Help with House Yeast

Discussion in 'Homebrewing' started by hoptualBrew, Jun 27, 2018.

  1. hoptualBrew

    hoptualBrew Defender (644) May 29, 2011 Florida
    Beer Trader

    Looking for:

    English strain
    Top cropper
    Stone fruit ester
    Good clarity in finished beer

    Planning to use this strain for darker beers like Mild, ESB, Oatmeal Stout, Porter, Imperial Stout, etc.

    I really like what WY1968 did recently in my Oatmeal Stout, but it does not top crop.

    Any recommendations are much appreciated.
     
  2. premierpro

    premierpro Aspirant (292) Mar 21, 2009 Michigan

    Not sure about top croping but 1728 will do a good job for you. Good luck!
     
  3. wasatchback

    wasatchback Disciple (319) Jan 12, 2014 Utah
    Beer Trader

    1469 is what you’re looking for... pretty much hits all the requirements

    Peachy
    Tons of krausen
    Clears very well, not as fast as 002
     
  4. hoptualBrew

    hoptualBrew Defender (644) May 29, 2011 Florida
    Beer Trader

    Have used this one a few times, didn’t get much character out of it.

    I fermented 65F & pitched at (estimated) 1M cells/ml/P.

    Perhaps next go round should pitch at lower rate and ferment a few degrees higher.
     
  5. wasatchback

    wasatchback Disciple (319) Jan 12, 2014 Utah
    Beer Trader

    I would suggest much lower, probably half that. Ferment at 68
     
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  6. LuskusDelph

    LuskusDelph Aspirant (291) May 1, 2008 New Jersey

    BRY-97 (and its Wyeast and White Labs equivalent) has long been my new favorite "house" yeast. It's great...and will survive through MANY generations of repitching (my record is currently 27 generations)
     
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  7. wasatchback

    wasatchback Disciple (319) Jan 12, 2014 Utah
    Beer Trader

    I’ve also recently had some good luck with 1272 and the Imperial Version. More interesting than Chico and floccs better.
     
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  8. secondbase

    secondbase Initiate (48) Jun 3, 2015 Tennessee

    I really like 1968, it's a shame you need it to top-crop. I'd recommend 1318 over 1469 because it's a better all-purpose yeast. 1469 may shine a little brighter in certain styles, but I don't care for it in IPA or stouts.
     
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  9. pweis909

    pweis909 Poo-Bah (1,724) Aug 13, 2005 Wisconsin
    Premium Member

    If you don't like 1469, maybe WY1318/Imperial Organic Juice?
    https://www.morebeer.com/products/a38-juice-imperial-organic-yeast.html

    Even though NEIPA seems to be its most common usage among homebrewers lately, I used this in the restricted variant of the Averagely Perfect series, and thought it made a nice porter
     
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  10. JackHorzempa

    JackHorzempa Poo-Bah (3,575) Dec 15, 2005 Pennsylvania
    Premium Member

    I annually ferment a Bitter Ale with 1469 at 70 degrees F. That yeast is pleasantly expressive at that fermentation temperature.

    Cheers!
     
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  11. TooHopTooHandle

    TooHopTooHandle Initiate (176) Dec 20, 2016 New York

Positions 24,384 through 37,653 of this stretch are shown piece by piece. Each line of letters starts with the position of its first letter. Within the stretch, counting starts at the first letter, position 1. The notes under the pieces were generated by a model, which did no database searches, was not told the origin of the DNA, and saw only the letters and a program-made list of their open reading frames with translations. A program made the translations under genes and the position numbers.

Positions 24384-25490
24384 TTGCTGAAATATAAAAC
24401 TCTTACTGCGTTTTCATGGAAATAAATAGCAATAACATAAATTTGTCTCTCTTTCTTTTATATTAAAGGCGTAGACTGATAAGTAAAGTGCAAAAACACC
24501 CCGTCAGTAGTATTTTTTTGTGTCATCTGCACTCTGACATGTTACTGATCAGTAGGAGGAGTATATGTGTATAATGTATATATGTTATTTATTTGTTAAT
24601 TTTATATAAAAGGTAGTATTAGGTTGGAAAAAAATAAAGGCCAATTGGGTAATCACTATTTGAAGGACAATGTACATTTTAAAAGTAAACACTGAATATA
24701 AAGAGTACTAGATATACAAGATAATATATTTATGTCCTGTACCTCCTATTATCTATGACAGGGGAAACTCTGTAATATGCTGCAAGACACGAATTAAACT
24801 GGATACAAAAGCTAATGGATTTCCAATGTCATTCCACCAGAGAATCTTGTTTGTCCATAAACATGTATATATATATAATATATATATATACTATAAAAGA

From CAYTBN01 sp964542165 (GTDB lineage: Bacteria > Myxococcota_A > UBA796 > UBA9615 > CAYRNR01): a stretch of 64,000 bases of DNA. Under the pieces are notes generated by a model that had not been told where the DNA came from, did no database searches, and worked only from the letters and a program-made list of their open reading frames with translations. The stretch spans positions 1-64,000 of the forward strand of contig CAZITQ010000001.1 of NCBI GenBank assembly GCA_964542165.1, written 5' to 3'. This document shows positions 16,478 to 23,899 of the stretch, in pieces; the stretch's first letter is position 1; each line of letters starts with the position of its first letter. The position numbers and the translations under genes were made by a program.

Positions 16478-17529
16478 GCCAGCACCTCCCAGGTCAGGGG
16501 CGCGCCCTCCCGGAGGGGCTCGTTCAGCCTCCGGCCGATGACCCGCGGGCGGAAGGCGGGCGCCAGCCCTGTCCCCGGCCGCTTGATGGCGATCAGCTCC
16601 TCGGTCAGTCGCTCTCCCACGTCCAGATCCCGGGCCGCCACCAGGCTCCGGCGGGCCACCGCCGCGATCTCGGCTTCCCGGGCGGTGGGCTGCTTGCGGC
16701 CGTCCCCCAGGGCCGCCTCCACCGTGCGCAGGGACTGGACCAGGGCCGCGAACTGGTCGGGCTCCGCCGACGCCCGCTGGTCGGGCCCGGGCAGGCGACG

I would recommend 1318 also. Can use it for quite a different styles and it top crops well. That yeast really turns into a fermenting machine when you get around 4 or 5 generations in. I was hitting terminal gravity on 1.065-1.075 beers in just under 48 hours lol. Obviously I let it ride out for 5 or so days after terminal to ensure clean up was performed. I ferment this yeast at 68 degrees.
     
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  12. hoptualBrew

    hoptualBrew Defender (644) May 29, 2011 Florida
    Beer Trader

    @JackHorzempa , was characters did you get from 1469 at 70F?

    I need to try a few split batches with both of these yeasts (1469, 1318) fermented closer to 70F to coax more esters.

    What I’ve got from this thread so far is to try these strains a bit warmer and to pitch a lower count. Will try 0.5M cells/ml/P as well with these warmer ferment temps.
     
  13. JackHorzempa

    JackHorzempa Poo-Bah (3,575) Dec 15, 2005 Pennsylvania
    Premium Member

    An estery (fruity) flavor profile; flavors of stone fruits. Pretty notable flavor level.

    Cheers!
     
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  14. Yalc

    Yalc Initiate (158) Nov 5, 2011 Florida

    This is my favorite for milds and bitters.
     
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  15. VikeMan

    VikeMan Meyvn (1,431) Jul 12, 2009 Pennsylvania
    Beer Trader

    As you said, Wyeast 1968/WLP002 is not really a top cropper. But I know that Fullers does re-use their yeast. They suck it out of the bottom of the conicals IIRC. Any particular reason you want/need to top crop? 1968 does meet your other criteria very well and IMO is excellent across all the English styles (and a lot of American ones too).
     
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  16. Jesse14

    Jesse14 Initiate (172) Jul 21, 2011 Massachusetts

    Might want to consider Nottingham. I've used it for porters, stouts, and IPAs and thought it was well suited for all of them.
     
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  17. GreenKrusty101

    GreenKrusty101 Crusader (752) Dec 4, 2008 Nevada